Does anyone know the frost date for Zone 6?
For me the last frost date is May 15th of course that can be a couple weeks either way depending on the weather. Most people use memorial day as their planting just to be safe.
In Lancaster Co, they use May 15 for the last frost date. However, April 20 is usually the actual date of the last hard frost.
For heat-loving plants and veggies, I use the May 15 date. Otherwise, tomato plants, etc., just sit in the soil until it warms up.
I wish all the places I ordered from read this post! I've been receiving plants for weeks! :-/
I think that the date of the last frost is May 15. I start planting hardy perennials shrubs and trees much earlier (if they are hardened off or dormant - some things I get from the west coast or south are too tender to put in immediately without protection)- end of March or anytime in April.
Heat loving veg (tomatos, peppers) i wont plant till Memorial Day, or seeds for plants like beans or cukes which will just rot or sulk till the soil warms up. Lettuce and cabbage type plants appreciate the cool weather, as does the gardener who does not like to sweat.
Here in Reading, PA it is May 15 also. But, be sure to read the weather report before planting. We have had a killing frost on May 15th and on into May 16th. Don't ASSUME.
It really depends on where you live. Call the gardening shops in your area to see what they say. (The 'feed mill' or those who sell lots of varieties of perennials are the most reliable--don't bother calling the mart stores or Home Depot). For me, it's definitely late May and Memorial Day weekend is the earliest for planting things like tomatoes or Impatiens.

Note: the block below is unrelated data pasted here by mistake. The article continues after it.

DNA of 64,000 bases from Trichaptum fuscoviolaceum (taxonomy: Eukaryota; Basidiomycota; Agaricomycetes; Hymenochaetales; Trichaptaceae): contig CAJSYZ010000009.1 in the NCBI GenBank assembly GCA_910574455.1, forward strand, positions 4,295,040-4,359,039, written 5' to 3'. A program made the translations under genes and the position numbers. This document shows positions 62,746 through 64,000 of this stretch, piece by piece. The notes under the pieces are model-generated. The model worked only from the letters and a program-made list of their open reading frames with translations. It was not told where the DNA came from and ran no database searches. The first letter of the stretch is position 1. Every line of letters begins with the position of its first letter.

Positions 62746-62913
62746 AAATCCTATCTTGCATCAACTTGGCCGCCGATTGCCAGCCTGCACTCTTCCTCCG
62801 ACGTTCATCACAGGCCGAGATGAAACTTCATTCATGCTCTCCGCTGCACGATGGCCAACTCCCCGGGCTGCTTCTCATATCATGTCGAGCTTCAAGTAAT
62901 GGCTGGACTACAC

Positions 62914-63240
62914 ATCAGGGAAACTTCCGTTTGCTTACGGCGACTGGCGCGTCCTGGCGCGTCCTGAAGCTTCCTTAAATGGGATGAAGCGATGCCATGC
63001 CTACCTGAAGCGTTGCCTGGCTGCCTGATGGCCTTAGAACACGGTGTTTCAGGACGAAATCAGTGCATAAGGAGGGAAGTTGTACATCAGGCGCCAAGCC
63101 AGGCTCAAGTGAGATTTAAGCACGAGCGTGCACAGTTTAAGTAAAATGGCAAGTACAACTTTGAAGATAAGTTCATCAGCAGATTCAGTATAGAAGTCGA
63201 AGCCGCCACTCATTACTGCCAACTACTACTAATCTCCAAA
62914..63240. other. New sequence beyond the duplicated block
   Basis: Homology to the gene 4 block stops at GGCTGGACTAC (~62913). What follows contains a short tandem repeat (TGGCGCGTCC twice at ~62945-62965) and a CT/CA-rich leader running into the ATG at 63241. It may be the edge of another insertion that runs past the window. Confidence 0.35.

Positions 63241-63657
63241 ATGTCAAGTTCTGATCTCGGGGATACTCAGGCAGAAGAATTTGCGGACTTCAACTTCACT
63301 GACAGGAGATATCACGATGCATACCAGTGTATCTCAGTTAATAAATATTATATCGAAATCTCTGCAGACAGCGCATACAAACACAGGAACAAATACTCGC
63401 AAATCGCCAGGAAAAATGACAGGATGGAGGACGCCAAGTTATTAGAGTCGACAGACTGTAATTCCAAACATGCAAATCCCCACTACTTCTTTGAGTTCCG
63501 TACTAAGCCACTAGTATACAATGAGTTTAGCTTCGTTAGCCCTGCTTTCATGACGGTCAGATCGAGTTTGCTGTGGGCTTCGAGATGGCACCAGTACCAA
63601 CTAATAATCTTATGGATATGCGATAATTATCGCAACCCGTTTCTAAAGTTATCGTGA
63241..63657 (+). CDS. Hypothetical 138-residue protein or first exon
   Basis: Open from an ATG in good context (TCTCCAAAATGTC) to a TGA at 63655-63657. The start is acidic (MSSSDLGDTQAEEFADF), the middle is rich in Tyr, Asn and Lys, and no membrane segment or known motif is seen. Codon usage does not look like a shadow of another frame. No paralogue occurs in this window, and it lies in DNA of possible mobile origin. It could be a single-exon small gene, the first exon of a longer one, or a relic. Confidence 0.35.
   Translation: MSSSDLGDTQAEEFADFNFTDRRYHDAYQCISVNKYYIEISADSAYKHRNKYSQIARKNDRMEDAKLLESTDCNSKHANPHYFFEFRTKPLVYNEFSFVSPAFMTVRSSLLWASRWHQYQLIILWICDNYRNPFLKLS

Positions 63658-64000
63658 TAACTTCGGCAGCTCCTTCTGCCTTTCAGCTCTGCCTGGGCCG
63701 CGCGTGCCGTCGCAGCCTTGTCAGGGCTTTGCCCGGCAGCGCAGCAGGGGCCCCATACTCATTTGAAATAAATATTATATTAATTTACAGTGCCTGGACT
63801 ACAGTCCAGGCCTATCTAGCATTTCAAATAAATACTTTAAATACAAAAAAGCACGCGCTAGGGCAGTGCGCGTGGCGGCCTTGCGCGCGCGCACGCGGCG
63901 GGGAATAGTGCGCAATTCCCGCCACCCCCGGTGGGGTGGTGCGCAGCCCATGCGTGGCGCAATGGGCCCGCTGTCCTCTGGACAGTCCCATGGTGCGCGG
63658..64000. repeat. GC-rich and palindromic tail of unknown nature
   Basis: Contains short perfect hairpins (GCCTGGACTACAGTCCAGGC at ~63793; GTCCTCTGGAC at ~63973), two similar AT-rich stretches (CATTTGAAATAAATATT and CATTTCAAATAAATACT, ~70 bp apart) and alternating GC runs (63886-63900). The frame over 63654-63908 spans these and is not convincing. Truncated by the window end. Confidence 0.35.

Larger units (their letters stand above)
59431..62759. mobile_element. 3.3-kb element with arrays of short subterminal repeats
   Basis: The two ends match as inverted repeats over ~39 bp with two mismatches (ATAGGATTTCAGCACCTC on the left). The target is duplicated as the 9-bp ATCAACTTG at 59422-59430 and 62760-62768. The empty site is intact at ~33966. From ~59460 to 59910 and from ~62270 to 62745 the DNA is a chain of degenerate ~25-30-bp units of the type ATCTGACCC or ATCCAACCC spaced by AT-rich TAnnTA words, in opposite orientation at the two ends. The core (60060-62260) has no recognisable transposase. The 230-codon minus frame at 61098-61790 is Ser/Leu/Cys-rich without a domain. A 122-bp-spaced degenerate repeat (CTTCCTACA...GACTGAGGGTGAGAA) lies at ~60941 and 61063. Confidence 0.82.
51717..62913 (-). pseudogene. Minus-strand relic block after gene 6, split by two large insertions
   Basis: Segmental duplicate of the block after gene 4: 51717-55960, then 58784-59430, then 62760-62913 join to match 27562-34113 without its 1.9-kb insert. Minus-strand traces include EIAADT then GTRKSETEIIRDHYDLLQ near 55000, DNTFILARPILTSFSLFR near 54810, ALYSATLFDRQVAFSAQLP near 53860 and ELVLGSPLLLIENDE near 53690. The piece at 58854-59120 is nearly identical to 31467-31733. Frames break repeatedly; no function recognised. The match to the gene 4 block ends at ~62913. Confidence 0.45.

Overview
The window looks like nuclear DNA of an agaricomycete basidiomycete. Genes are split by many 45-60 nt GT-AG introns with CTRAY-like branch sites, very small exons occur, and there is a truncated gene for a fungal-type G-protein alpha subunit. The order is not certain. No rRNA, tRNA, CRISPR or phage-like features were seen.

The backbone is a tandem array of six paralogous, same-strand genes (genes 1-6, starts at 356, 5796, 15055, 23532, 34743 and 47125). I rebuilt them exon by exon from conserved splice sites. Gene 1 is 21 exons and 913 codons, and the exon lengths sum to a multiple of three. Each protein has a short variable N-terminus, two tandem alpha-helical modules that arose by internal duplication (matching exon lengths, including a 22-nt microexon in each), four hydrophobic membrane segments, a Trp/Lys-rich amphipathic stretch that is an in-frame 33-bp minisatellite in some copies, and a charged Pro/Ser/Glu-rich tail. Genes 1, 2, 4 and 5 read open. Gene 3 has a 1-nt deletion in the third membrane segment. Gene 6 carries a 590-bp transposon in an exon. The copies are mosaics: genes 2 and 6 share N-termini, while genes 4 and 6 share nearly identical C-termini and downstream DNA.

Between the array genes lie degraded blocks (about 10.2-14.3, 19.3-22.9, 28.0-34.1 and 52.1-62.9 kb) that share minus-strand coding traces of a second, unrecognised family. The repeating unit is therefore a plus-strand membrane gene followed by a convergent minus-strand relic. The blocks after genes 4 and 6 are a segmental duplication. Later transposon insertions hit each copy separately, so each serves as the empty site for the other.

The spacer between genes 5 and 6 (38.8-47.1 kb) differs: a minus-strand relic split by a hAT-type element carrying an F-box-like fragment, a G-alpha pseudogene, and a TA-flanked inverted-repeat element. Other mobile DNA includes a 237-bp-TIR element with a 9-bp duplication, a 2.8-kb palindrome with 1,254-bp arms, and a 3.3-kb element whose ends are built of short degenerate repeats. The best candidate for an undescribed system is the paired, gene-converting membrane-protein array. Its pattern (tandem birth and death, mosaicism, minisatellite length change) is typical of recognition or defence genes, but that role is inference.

I'm a good 2 if not 3 weeks later than Pittsburgh which is also in the same zone.
every year i use "mother's day" as a starting point. has never failed me yet.
Yep May 15th in my hill too, although I have seen killing frost 5 years ago Memorial Day week.
I plant by the moon so anytime after May 15 th use.
Sure glad I joined this forum, least I get tips like these to refresh my ancient rememberances!
Spent weekend with gkids help reclaiming 10' of my planting area that was overgrown with crysthia ?(sp) attempting to ready my soil (garden area) since here in Muncy (a little north of Bloomsburg) it is still a little too wet too till.
Last years garden was a couple tomato plants in 5 gal buckets along with pepper plants that did not produce much, but I must admit they were put in very late like when most of you were enjoying the fruits of your labour, sure hope I can do better this year!
Thanks for the tips,
It depend on your micro-climate. A few yars back we had one on May 22 in southern York County near the Maryland line.
I just checked Weather.com for my zip code and the average temp is around 40 for the rest of April. I live in Zone 7 in PA. I hope the Tomato and Lettuce plants that I just moved outside will survive.
Here is a link that might be useful: Terranpin Cove